market_valuation_behaviour_cycle

Wisdom of the Crowd?

Jonny Darling Insight Leave a Comment

Discount deals & special offer coupon websites are experiencing a boom. What started as a niche collaboration service between cost-conscious specialist shoppers & consumer-hungry boutique retailers has since exploded into mainstream commercialism. The same purchasing power that big business can exert on suppliers is now turned on corporates of all sizes by their own customers, as they band together in a crowd to demand bulk discount. When there’s nowhere left to squeeze, it is the retailers that takes the hit. This scheme is pitched as a loss-leader, generating brand awareness and return customers in the medium-term, while absorbing major deficits now.

This marketing proposition is widely accepted to date, merchants queuing up to flog their wares below cost. The web model is simply. Develop a community network of buyers by offering unassailable discounts & take 50% of the advertised coupon price. Easy money! So it would seem. Every Tom, Dick & Harry is following in Groupon’s CityDeal wake; GrabOne, BoardsDeals, LivingSocial, FacebookDeals, the list goes on!

 

 

 

 

 

 

 

I describe it as a wake for good reason. It is a celebration of commercial suicide. Much has been written to support the view we are seeing an out-n-out ponzi scheme. I for one agree. In the long run (apart from being dead), both the sellers and buyers will suffer from this business model, while the intermediary will take the house.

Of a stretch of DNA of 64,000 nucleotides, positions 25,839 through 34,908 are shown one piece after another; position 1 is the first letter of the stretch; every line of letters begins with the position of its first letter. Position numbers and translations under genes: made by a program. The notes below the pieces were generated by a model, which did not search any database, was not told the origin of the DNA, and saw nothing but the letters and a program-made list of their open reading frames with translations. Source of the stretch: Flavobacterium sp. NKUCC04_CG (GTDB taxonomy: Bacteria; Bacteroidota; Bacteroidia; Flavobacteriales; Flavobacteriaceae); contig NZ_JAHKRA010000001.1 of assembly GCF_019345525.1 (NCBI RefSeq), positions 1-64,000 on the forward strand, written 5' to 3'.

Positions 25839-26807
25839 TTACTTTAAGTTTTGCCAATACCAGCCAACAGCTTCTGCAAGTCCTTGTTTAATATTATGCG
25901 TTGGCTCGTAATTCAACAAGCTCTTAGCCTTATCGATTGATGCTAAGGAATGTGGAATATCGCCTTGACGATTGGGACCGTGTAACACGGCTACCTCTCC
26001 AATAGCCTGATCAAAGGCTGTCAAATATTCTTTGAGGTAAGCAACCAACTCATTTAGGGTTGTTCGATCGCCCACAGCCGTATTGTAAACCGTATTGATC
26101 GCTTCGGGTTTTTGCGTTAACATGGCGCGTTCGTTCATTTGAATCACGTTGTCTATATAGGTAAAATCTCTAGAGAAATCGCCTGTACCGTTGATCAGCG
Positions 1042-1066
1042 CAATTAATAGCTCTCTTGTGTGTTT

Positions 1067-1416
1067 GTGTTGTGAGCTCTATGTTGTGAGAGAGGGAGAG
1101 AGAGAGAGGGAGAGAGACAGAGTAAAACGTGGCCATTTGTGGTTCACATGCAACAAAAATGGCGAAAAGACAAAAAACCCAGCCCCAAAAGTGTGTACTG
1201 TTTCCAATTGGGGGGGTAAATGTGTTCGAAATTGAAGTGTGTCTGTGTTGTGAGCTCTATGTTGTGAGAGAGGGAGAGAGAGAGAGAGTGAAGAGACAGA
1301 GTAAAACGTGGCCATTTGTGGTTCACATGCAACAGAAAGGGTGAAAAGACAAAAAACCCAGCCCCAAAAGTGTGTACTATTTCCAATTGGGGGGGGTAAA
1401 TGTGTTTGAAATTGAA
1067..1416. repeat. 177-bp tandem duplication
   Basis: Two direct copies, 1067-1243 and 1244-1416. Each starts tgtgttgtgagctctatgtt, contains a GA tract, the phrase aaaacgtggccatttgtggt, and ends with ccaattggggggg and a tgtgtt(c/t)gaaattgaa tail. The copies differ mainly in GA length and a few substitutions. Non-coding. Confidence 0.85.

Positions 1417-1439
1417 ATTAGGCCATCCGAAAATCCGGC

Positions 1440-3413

That is not to say that crowd collaboration online can not be a mutually reinforcing and sustainable economic imperative, but the web should remove middle men rather than create snake-oil salesmen. It facilitates direct interaction and efficiency in communication. Surplus dead-weight ultimately will be squeezed out of the system, returning a chain of far fewer links forged together interdependently in a much more solid weld. A really good example of this is Eason’s Bookstore. They just launched EasonOffers.com. Easons realised the competitive dynamic in the market-place with Amazon’s web offering, e-books growing popularity and discount sites. In a very progressive and intelligent way, they have positioned themselves where they have most strength, in hard-copy supply, author/publisher relations and physical proximity to the consumer. Applying the daily deal ethos, Easons can actually trump the generic discount sites at their own game. Smart move in this particularly turbulent industry.

I look forward to seeing more innovation in bricks ‘n mortar businesses as they realise that the internet is not always the enemy, and that clever repositioning can open many more doors than traps. It will also expedite the demise of the free-loaders. Good riddance!